7 R Data Science Influencers to Follow

Among data scientists and analysts, R has long held its own against Python in the battle to determine the “best” analytical programming language. Statisticians and numerically-savvy academics of all stripes have typically preferred R to Python, so lots of R&D—both inside the ivory tower and in various industries— gets done in R.

Part of R’s popularity comes from its dizzying array of packages, contributed by a lively community of developers. As of January 2017, there were 10,000 R packages available for download, a milestone that testifies to its wide-spread adoption across lots of different industries.

Still, for all its flexibility, R remains true to its roots as a statistical programming language. Stack Overflow’s 2017 survey found that while R is growing in every industry surveyed, it’s growing fastest in sectors that lean heavily on statistics: academia, healthcare, and government.

Whether you’re new to the R for data science community, or you’re already an active package-creator or analyst, listening in on conversations among influencers is great way to stay up to speed and find the most relevant news about R for data science.

On the heels of releasing support for R in Mode’s integrated Notebooks, we’ve compiled a list of the people we follow most closely in the R data science community. If you want to stay in the know, here are 7 people you should follow on Twitter.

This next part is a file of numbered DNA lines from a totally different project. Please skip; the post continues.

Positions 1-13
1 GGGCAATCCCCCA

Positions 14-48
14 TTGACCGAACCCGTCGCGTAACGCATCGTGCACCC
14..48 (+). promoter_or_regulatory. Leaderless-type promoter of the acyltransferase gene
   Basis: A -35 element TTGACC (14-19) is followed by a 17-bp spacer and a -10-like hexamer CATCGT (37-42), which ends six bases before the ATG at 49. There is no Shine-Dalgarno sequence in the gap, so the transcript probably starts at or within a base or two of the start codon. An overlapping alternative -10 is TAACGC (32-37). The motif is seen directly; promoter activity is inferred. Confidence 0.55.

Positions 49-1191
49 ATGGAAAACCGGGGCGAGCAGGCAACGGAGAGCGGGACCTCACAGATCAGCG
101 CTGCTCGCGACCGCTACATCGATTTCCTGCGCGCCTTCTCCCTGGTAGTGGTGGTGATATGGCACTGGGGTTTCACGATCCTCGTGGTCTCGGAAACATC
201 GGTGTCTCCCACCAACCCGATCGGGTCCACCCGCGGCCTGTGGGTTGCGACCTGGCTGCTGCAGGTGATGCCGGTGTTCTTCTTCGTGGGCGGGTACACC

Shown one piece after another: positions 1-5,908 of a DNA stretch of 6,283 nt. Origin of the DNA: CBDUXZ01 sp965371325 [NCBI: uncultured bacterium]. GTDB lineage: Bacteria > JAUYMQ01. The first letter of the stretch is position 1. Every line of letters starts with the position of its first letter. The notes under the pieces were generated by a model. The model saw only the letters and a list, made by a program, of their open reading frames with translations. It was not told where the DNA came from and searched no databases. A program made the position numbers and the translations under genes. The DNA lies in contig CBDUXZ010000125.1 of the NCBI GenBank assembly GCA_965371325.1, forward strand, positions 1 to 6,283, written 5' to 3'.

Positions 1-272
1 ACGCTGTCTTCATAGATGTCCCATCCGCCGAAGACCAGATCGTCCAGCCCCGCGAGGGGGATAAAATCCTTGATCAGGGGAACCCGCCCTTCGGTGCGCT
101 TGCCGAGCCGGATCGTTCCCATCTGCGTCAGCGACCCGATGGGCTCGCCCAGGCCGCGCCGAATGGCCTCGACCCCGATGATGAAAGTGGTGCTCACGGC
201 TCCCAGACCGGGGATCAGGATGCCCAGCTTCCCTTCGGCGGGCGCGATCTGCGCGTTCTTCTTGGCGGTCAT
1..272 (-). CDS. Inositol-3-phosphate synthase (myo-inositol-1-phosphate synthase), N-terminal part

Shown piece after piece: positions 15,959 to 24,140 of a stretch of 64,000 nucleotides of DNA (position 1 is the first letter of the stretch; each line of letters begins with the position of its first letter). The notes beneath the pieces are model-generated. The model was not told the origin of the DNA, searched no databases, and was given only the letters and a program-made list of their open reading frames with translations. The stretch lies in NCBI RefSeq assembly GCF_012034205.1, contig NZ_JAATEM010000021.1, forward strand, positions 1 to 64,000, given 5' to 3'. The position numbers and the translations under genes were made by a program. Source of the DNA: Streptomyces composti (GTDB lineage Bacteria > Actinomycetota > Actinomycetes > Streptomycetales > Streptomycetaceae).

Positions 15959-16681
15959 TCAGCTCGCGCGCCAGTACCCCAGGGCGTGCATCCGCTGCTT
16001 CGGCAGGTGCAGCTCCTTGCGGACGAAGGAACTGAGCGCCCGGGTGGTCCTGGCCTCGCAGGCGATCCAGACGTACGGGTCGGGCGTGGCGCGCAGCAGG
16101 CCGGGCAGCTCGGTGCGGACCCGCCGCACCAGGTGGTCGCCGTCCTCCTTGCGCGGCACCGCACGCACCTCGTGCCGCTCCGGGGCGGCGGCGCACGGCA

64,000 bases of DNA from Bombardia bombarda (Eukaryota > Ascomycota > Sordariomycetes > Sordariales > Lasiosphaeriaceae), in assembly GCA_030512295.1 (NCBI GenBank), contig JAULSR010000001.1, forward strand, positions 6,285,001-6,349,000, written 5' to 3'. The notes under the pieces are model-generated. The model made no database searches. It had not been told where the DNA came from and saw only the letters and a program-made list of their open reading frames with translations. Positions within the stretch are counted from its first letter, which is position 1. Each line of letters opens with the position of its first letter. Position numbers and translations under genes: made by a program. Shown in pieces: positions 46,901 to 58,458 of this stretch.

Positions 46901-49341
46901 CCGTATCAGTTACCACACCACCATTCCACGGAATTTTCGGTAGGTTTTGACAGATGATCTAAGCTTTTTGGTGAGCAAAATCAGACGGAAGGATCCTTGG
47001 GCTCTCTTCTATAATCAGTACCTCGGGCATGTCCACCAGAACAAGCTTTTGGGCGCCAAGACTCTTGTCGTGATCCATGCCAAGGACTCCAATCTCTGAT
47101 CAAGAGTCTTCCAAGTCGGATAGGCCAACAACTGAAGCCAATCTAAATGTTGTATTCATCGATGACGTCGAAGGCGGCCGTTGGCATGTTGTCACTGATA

1) Hadley Wickham. Author of R for Data Science (with Garrett Grolemund), chief scientist at RStudio, and author of the tidyverse packages, including ggplot2, plyr, dplyr, and reshape2.

Follow Hadley: @hadleywickham

2) Mara Averick. Tidyverse developer advocate at RStudio. Open source contributor and civic tech advocate.

Follow Mara: @dataandme

3) Roger Peng. Professor at Johns Hopkins Department of Biostatistics. Author of R Programming for Data Science. Co-editor of Simply Statistics. Co-host of the podcast The Effort Report (with Elizabeth Matsui).

Follow Roger: @rdpeng

4) Hilary Parker. Data scientist at Stitch Fix. Co-host of the podcast Not So Standard Deviations.

Follow Hilary: @hspter

5) Gabriela de Queiroz. Founder of RLadies (@RLadiesGlobal). Data scientist, mentor, advisor.

Follow Gabriela: @gdequeiroz

6) David Robinson. Chief data scientist at DataCamp. Co-author of tidytext and Text Mining with R. Author of the broom, gganimate, and fuzzyjoin packages, and Introduction to Empirical Bayes.

Follow David: @drob

7) Julia Silge. Data science and visualization at StackOverflow, co-author of tidytext and Text Mining with R.

Follow Julia: @juliasilge


Are there R data science influencers you think we should add to this list? We’d love to hear who you follow! Tweet at us @ModeAnalytics. Or, reach out on the Mode forum, where you can talk to other analysts and data scientists and compare notes.